In 1967, the very year of the Summer of Love, McLuhan published his “opus magnum,” what would become his definitive work: “The Medium is the Massage.” Given that McLuhan was known to enjoy a good play on words (originally titled The Medium is the Message, McLuhan preferred the new title, which is rumored to have been a printing error), he adopted the term "massage" to denote the effect each medium has on the human sensorium (the sum of an individual’s perceptions), taking inventory of the "effects" of numerous media in terms of how they "massage" the sensorium. To wit:

“Instead of tending towards a vast Alexandrian library, the world has become a computer, an electronic brain, exactly as (in) an infantile piece of science fiction. And as our senses have gone outside us… Big Brother goes inside. So, unless aware of this dynamic, we shall at once move into a phase of panic terrors, exactly befitting a small world of tribal drums, total interdependence, and superimposed co-existence. 

Terror is the normal state of any oral society, for in it everything affects everything… all the time. In our long striving to recover (for the Western world), a unity of sensibility and of thought and feeling we have no more been prepared to accept the tribal consequences of such unity than we were ready for the fragmentation of the human psyche by print culture.”

- Marshall McLuhan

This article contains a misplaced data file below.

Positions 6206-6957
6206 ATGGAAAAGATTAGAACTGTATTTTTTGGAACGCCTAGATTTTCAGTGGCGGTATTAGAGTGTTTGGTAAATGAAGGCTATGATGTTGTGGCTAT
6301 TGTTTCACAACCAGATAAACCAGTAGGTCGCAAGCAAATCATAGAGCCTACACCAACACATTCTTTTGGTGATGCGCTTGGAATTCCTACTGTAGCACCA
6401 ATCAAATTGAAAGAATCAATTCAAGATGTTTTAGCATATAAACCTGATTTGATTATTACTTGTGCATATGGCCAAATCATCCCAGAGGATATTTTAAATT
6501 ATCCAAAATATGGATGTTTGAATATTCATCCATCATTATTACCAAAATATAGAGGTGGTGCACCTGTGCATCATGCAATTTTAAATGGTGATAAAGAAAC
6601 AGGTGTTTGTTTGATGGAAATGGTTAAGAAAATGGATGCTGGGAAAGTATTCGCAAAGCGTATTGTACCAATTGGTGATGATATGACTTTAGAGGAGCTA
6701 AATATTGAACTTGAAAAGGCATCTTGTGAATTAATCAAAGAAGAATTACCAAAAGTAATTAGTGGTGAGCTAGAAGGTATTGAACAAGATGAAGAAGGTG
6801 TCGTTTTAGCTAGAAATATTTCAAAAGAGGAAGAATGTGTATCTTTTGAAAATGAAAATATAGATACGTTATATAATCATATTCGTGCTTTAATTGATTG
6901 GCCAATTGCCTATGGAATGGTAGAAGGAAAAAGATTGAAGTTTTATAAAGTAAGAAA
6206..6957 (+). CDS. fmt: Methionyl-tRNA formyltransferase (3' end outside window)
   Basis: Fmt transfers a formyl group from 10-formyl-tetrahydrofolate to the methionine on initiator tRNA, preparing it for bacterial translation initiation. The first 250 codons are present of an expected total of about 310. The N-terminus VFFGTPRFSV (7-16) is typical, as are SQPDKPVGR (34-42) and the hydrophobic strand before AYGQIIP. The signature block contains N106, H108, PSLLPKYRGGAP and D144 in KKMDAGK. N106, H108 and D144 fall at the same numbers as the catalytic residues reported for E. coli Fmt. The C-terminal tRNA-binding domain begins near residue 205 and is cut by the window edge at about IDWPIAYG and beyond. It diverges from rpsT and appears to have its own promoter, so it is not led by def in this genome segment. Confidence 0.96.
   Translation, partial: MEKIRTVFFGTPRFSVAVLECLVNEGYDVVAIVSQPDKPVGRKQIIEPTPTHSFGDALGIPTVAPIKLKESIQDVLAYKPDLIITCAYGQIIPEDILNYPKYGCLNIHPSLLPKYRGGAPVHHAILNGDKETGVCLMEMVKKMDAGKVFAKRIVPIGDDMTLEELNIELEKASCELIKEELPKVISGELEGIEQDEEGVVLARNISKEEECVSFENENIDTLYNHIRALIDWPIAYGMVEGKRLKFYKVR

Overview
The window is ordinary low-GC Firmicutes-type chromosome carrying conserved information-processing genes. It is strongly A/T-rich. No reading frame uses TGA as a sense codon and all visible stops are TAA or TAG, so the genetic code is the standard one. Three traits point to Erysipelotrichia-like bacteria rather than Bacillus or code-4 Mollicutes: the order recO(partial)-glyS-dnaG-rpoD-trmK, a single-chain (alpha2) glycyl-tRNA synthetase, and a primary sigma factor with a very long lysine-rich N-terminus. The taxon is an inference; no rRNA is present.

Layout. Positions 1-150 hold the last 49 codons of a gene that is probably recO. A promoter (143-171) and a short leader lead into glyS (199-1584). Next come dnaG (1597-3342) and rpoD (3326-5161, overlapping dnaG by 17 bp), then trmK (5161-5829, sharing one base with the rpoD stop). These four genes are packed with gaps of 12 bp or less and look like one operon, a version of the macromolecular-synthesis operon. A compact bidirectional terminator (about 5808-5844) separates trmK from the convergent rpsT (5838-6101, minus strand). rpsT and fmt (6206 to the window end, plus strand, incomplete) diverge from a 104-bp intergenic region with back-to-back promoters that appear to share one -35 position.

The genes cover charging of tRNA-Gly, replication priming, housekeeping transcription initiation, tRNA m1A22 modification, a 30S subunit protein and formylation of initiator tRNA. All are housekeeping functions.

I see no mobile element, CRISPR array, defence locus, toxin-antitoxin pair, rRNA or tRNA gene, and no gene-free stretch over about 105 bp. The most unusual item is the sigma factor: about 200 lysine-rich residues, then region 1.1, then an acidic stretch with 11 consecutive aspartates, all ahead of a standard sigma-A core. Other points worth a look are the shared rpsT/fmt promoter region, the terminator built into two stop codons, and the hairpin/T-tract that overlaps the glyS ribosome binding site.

As the sixties drew on, pop media began to evolve, mirroring McLuhan’s ideas. Artists, such as Peter Max and Andy Warhol began producing psychedelic-neon-infused works of art that foreshadowed the luminous artwork of the coming information age. The US East Coast music scene smoldered with avant-garde experimentalism as exemplified by Warhol’s favored: Velvet Underground, whose work would inspire the punk scene of the late 70’s and early 80’s. Meanwhile, musical groups on the West Coast, such as the Byrds, the Jefferson Airplane and the Grateful Dead (aka: The Warlocks), were busy creating an accompanying psychedelic soundtrack for the culminating Summer of Love.

Perhaps one of the most profound musical vehicles of the emerging psychedelic media of the Summer of Love was epitomized and imported to American shores by that  neo-diasporic phenomenon known as the “British Invasion”. The important cultural artifact in question was released in June of 1967, in the form of a record album titled “Sgt. Pepper’s Lonely Hearts Club Band” …by those master magicians… the Beatles. One of, if not “the” first concept album… Sgt. Pepper incorporated visually rich montage album art and auditory memes of the era, to produce the definitive multi-media musical offering of the decade.

Track three on the album, “Lucy in the Sky with Diamonds” …was broadly considered a thinly-veiled reference to the chemical catalyst… the apex… the crown chakra of experience that fueled the summer of love… LSD-25. Championed by that rascally trickster, John Lennon, the Beatles foreshadowed and encapsulated the psychedelic revolution that was to come…


“Picture yourself in a boat on a river… 
With tangerine trees and marmalade skies.
Somebody calls you, you answer quite slowly… 
A girl with kaleidoscope eyes.”

-from “Lucy in the Sky with Diamonds” by Lennon & McCartney

In order to fully appreciate the truly earth changing and epoch ending importance of the events of the Summer of Love, we must examine in greater detail, those events in history that lead up to this pivotal decade. As we shall see, the psychedelic sixties did not suddenly emerge out of thin air, after WWII. In fact, the emergence of the sixties’ psychedelic culture is but one contemporary example of what anthropologists call an: entheogenic sub-culture, the lineage of which has a long, archaic history.

to be continued...